Lectionary Reflection: Mark 6: 14-29: Don’t Lose Your Head.

            Who hasn’t lost their head? 

            How many middle managers have made promises to their boss that they cannot possibly keep?  And isn’t it always some poor schmuck down the line who is made the fall guy?

            How many parents have had to deal with the words, “But you promised?”  sometimes those words come from the kids.  Sometimes they come from the exasperated parents.

            How many people have backed themselves into a corner where they do the wrong thing, knowing it is the wrong thing, in order to save face, or in order to show some perceived strength, or in order not to admit they were wrong or made a mistake?

            Forget reality.  For too many of us appearance matters way too much.  But was it different back then?  No.

            Herod lost his head.  He made a stupid promise and then he had to make a bad decision in order to (presumably) keep his word, or keep up appearances, or not show weakness, or whatever.  He couldn’t say, “John has not done anything worthy of the death penalty.  Even we are bound by the law.  His head is not mine to give.”  It is hard to be a quick thinker when you have lost your head. 

            Can we relate?


            How many people, when confronted with an opportunity, find their brain cells stop functioning altogether and cannot possibly make a decision?  We ask our family.  We ask our neighbors.  We ask people at work, people in the church, strangers on the street, our mailperson.  “What should I do?”

            The daughter, the girl, the dancer completely lost her head.  She asked her mom and blindly, like a parrot, brought the demand to the King.  She could have had anything, and for herself, but clearly lost her head.  Her brain stopped functioning.

            How about this one.  Can we relate?


            Why do we give other people so much power over us?  No doubt, words are powerful things.  They are much worse than sticks or stones.  Spank a child and the point is made, even if the lesson is not exactly learned.  Verbalize displeasure with the child and risk sending the child to thirty years of therapy.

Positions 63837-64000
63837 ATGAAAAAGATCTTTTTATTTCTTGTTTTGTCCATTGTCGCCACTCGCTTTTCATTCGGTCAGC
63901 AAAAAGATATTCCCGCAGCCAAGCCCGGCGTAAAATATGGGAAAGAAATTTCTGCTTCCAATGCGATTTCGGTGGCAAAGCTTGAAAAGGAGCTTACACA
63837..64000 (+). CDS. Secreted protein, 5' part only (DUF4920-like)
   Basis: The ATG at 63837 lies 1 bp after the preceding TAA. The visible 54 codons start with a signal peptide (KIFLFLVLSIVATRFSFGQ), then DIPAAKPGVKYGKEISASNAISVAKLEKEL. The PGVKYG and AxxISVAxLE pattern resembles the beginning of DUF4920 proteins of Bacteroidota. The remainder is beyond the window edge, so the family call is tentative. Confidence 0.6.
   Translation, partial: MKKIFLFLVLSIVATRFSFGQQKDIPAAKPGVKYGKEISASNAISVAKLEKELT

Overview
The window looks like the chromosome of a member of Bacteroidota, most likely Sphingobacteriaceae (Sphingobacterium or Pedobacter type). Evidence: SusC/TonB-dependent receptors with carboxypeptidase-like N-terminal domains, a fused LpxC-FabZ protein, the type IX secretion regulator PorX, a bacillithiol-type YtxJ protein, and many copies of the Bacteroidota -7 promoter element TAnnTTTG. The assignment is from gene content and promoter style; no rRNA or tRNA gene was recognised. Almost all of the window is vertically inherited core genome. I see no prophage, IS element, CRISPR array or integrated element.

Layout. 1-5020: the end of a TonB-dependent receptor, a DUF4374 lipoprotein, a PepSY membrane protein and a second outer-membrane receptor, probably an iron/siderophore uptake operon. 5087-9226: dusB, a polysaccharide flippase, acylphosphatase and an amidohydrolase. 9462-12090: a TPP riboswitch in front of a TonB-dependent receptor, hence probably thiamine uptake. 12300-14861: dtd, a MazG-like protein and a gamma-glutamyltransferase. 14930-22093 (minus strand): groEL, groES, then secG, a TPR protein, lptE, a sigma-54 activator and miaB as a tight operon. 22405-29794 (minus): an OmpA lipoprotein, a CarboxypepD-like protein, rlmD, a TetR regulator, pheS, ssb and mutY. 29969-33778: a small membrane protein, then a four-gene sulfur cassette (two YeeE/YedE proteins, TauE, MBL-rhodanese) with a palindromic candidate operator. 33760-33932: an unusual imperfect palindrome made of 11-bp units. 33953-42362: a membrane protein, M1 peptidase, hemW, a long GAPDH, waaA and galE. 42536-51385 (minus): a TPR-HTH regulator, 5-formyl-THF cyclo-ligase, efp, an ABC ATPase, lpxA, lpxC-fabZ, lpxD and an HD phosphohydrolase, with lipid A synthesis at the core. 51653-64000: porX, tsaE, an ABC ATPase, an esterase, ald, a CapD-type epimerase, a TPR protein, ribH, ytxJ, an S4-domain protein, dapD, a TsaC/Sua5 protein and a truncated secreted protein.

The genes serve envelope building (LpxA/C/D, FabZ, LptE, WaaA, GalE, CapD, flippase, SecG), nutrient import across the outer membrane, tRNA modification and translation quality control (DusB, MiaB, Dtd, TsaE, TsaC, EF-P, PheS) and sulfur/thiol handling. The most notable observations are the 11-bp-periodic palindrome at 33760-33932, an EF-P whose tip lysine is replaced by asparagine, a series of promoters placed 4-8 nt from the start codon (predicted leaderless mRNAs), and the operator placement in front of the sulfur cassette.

We should all learn the child’s lesson, that “Word can never hurt me.”  

            Yet words do hurt.  When someone says something wrong about us, or mean or mean spirited, or flat out lies, or even just something unkind, even and sometimes especially when the words are true, oh the gall!  The ire rises up inside.  How much time and energy is used to set the record straight?  And how the mind rushes to thoughts of revenge, to getting even.  Anger, resentment, the cold shoulder, the ugly stares.  And it can go on for years.

            Why do we give other people so much power over us?  Someone says something and it just eats us up inside, and from that day on our thoughts and behavior are entirely under the control of someone else.  But the truth is how we respond to words is entirely up to us.  We are not required to cede control of our lives and ulcers to some stupid person and their stupid words.  Yet we do.

            Can you relate?

            Herodias was determined to get revenge.  No doubt it ate her up inside.  No matter the truth.  Indeed, nothing else mattered.  She lost her head over the matter.  She was no longer in control of her life. She was like us, but in a position to do something about it when the opportunity arose.


            What?  You thought this story was about John the Baptist?  His head was incidental – background noise, and losing it did not hurt him one bit.  Indeed, he was sent to glory in place of being in prison. 

            No, like so much of the Bible, this story is about us.  Mark tells it exactly so.  He got the right angle on it to give warning to all of us who are tempted from time to time and for one reason or another to lose our heads.


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